expressions of negativity toward an individual because of their membership in a
marginalized group (Sue et al., 2007). Microaggression research examines the
discriminatory experiences of members of many marginalized groups including racial,
ethnic, and sexual minorities (Nadal et al., 2011; Solórzano, Ceja, & Yosso, 2000; Sue,
Bucceri, Lin, Nadal, & Torino, 2009); women (Capodilupo et al., 2010); individuals in
lower social classes (Smith & Redington, 2010); and those with mental, physical, and/or
emotional disabilities (Keller & Galgay, 2010). More recently, researchers have also
3
examined microaggressions experienced by African American and lesbian, gay, bisexual,
and queer clients in psychotherapy contexts (Constantine, 2007; Shelton & DelgadoRomero, 2011). Microaggressions described by these two groups in mental healthcare
settings were strikingly similar and included themes such as therapists’ stereotypical
assumptions based on sexual orientation or race, over-identifying with clients,
minimizing or avoiding discussions of sexual orientation or race, and denying the
existence of systemic oppression.
To date, no published research examines weight-based microaggressions in a
therapeutic context. This topic is important because experiencing microaggressions may
be more detrimental to individual well-being than overt expressions of prejudice
(Salvatore & Shelton, 2007; Solórzano et al., 2000). Theoretically, microaggressions are
confusing to the victim because they are subtle enough that the perpetrator can easily
dismiss the offense (Sue, Capodilupo, Nadal, & Torino, 2008) and the aggressed
individual may be left questioning his or her experience of reality (Sue, 2010).
Additionally, the power dynamics inherent in psychotherapy in which the clinician has
more power (e.g., makes diagnoses, creates treatment plans) and the client is seeking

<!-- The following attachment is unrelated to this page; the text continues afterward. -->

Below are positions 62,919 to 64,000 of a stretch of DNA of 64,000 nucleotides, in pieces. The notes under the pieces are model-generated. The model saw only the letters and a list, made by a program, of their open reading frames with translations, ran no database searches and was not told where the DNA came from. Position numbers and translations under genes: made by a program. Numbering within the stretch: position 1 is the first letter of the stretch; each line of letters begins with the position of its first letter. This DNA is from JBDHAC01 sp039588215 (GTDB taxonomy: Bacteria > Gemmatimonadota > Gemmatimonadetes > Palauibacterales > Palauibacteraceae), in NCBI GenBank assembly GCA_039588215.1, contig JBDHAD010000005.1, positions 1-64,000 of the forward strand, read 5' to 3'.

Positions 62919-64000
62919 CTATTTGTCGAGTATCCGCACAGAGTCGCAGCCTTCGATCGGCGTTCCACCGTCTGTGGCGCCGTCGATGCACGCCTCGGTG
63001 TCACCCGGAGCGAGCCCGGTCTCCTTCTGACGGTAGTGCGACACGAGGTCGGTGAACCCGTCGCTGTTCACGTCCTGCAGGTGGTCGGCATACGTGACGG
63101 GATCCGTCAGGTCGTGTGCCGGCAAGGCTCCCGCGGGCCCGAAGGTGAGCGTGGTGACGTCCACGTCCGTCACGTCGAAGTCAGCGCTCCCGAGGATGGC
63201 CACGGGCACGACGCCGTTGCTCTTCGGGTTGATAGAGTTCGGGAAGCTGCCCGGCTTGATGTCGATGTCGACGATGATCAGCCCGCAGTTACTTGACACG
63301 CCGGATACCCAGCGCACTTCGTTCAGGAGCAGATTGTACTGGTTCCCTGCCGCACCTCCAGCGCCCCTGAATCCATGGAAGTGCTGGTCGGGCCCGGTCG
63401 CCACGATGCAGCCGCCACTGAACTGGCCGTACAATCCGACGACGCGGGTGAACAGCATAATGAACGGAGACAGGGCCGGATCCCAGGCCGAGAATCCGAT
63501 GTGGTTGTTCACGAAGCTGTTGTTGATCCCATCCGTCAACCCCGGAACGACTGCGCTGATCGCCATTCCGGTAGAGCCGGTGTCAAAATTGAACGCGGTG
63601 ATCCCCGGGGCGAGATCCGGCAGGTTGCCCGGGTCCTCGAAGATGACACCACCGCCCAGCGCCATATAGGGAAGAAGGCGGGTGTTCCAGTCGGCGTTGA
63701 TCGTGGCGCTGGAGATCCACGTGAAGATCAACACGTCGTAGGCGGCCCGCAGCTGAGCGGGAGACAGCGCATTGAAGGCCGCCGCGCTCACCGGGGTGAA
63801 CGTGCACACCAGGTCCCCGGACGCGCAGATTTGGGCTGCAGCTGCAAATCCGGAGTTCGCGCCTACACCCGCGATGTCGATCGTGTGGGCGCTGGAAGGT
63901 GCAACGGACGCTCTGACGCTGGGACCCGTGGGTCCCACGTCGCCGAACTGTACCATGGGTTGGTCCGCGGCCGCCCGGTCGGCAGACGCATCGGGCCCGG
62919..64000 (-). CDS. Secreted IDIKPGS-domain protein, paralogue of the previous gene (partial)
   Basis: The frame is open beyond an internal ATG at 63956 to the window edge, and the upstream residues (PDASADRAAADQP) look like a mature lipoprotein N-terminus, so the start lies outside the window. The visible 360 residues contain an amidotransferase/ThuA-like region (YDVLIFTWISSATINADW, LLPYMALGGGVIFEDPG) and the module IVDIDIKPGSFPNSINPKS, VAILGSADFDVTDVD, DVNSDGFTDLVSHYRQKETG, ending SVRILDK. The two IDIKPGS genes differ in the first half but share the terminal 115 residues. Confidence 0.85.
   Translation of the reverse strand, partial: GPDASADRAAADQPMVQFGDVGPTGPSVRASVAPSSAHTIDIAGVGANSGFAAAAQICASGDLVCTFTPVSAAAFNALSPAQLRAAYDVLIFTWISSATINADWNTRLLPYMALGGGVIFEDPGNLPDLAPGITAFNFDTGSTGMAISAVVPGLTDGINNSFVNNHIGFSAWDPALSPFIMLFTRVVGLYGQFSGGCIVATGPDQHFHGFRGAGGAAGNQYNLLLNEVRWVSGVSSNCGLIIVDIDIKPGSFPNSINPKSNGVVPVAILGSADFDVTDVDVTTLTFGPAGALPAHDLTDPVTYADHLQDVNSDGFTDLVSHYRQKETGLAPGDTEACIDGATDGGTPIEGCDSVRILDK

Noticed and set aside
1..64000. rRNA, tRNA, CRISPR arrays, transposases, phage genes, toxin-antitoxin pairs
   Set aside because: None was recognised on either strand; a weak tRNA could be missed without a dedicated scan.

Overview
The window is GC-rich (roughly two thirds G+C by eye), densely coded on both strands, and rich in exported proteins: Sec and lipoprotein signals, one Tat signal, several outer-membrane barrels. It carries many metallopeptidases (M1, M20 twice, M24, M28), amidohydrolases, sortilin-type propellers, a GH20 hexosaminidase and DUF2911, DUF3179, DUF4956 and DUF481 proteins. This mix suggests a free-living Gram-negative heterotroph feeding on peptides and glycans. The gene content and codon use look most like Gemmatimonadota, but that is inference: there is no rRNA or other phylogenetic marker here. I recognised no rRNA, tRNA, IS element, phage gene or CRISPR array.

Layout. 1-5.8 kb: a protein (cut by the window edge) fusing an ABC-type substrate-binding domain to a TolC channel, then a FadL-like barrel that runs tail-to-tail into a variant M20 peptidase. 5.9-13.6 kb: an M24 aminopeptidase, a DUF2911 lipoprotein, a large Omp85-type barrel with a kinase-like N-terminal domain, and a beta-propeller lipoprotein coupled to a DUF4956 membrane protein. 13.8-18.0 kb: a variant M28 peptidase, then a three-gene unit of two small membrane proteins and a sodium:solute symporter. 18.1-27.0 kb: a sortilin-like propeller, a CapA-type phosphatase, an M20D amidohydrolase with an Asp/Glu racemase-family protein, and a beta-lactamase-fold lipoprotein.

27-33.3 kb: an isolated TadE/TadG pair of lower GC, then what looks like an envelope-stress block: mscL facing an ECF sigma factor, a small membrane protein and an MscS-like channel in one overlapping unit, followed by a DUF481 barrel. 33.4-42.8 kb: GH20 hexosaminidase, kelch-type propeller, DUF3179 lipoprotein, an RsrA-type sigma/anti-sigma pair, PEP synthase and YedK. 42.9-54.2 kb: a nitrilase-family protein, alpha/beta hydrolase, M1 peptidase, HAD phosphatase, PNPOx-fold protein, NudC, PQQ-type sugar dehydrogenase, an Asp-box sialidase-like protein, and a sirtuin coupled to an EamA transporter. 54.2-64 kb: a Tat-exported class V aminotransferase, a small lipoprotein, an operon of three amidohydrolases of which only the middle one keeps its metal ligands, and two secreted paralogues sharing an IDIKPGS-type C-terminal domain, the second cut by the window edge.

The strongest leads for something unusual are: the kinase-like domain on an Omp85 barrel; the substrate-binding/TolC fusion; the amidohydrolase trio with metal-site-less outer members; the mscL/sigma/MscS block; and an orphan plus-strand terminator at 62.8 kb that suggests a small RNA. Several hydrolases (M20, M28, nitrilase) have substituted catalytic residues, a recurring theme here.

professional help to navigate a given issue may make a client less likely to speak out
against a perceived offense and more likely to doubt his or her own experience. As such,
microaggressions occurring in this setting may be particularly damaging to clients (Sue et
al., 2007). Further, a small body of research suggests that perceived microaggressions in
therapeutic settings are associated with lower ratings of counseling satisfaction and
therapeutic alliance and more negative therapy outcome (Constantine, 2007; Owen, Tao,
& Rodolfa, 2010).
4
Consequently, to build upon the limited existing data on mental health
professionals’ attitudes toward obese individuals, this study used semi-structured
interviews to obtain qualitative accounts of weight-based stigma and discrimination
experienced by obese women in therapy. Using a general inductive theory approach to
data analysis, responses were coded into themes that described participants’ general
experiences in therapy, the types of weight-based microaggressions obese women
experienced in therapy (if any), and advice to therapists working with obese clients.
Clinically, this information is useful to alert providers to weight-related biases that may
be outside their awareness; how these biases may be communicated to obese clients; and
how the communication of such biases may impact therapy from the client’s perspective.
These data also result in some recommendations to clinicians about engaging in helpful,
sensitive treatment with this population.
5
CHAPTER 2
LITERATURE REVIEW
Weight stigma (also referred to as anti-fat attitudes, weight bias, or obesity
stigma) is defined as negative attitudes or beliefs about overweight and obese individuals.
Often accompanied by weight-based discrimination, in which overweight and obese
individuals are treated more negatively because of their weight status, weight stigma is
highly prevalent, drastically increasing, and rarely challenged in the United States and
other Western cultures (Andreyeva et al., 2008; Puhl & Heuer, 2009). This literature
review summarizes the extant literature on weight stigma and discrimination to illustrate
the prevalence, types, and consequences of weight stigma. Specifically, Section 1 reviews
the prevalence and types of attitudes that adults and children self-report about obese
individuals, explores implicit attitudes and attributional theories of weight bias, and
summarizes research on weight-based discrimination in interpersonal and employment